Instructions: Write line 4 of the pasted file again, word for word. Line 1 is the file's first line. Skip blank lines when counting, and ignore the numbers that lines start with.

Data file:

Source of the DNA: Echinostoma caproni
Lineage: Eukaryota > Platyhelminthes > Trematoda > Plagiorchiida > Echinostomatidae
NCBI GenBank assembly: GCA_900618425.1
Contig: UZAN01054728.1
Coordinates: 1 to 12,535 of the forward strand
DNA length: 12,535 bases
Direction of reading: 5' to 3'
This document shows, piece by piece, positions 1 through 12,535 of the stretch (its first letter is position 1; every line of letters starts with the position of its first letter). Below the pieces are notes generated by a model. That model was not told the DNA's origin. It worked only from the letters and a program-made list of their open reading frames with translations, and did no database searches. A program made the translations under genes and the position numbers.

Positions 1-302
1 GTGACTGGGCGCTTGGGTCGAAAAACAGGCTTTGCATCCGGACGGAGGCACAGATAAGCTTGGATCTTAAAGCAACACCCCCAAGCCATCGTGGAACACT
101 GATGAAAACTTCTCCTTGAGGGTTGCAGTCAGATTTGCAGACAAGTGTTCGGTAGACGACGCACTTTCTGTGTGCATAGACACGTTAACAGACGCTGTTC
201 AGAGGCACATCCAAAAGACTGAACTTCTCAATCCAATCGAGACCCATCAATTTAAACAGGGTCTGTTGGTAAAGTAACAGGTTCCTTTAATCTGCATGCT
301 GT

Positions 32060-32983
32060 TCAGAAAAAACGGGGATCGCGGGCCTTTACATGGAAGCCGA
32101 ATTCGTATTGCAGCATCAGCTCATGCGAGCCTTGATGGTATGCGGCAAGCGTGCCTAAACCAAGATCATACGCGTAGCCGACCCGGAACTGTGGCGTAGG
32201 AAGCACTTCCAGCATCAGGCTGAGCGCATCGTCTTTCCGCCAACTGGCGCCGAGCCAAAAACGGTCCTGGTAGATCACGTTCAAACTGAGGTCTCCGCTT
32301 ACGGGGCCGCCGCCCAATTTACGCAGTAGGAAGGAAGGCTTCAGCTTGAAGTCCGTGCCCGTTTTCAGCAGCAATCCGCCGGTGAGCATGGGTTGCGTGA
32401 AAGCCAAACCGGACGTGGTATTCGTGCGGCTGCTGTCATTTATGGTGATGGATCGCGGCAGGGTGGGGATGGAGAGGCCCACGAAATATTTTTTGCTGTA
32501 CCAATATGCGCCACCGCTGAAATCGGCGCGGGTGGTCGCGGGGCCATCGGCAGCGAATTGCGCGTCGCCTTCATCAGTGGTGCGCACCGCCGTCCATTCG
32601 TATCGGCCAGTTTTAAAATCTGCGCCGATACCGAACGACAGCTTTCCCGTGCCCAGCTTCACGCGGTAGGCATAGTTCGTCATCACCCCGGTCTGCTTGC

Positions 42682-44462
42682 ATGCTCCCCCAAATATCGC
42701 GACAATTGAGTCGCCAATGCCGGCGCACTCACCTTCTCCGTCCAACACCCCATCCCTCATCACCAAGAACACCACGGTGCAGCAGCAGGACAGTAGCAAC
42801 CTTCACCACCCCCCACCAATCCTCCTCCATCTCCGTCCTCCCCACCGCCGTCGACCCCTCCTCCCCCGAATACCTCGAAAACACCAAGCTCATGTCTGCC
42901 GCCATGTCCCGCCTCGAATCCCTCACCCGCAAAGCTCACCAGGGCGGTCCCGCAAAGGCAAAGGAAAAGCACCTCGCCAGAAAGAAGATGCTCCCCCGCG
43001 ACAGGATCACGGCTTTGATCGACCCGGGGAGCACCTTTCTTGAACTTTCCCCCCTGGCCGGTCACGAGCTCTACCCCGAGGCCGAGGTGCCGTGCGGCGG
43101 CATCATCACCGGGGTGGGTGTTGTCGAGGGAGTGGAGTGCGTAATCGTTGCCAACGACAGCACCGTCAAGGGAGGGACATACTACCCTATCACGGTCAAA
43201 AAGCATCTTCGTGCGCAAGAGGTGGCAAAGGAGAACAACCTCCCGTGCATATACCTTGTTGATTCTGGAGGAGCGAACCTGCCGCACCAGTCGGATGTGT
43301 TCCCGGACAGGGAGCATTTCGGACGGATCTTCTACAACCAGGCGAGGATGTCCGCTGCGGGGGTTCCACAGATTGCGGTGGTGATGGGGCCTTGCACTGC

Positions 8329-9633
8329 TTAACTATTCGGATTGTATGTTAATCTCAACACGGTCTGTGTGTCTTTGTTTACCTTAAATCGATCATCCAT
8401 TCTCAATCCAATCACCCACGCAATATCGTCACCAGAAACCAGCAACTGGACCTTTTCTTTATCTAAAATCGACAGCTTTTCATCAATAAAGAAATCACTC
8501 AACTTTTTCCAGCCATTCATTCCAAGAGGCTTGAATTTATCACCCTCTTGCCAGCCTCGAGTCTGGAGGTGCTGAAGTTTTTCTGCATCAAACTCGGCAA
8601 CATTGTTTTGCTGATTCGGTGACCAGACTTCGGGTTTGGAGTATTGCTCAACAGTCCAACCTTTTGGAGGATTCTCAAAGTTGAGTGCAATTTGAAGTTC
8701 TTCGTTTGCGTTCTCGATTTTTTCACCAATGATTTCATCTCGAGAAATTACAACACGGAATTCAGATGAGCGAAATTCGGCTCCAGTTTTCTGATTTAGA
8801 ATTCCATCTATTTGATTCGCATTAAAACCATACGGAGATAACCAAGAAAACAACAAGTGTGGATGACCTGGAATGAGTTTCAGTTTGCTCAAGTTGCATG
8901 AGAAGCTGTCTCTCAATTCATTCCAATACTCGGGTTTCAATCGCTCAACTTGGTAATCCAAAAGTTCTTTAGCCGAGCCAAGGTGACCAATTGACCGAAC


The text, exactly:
Contig: UZAN01054728.1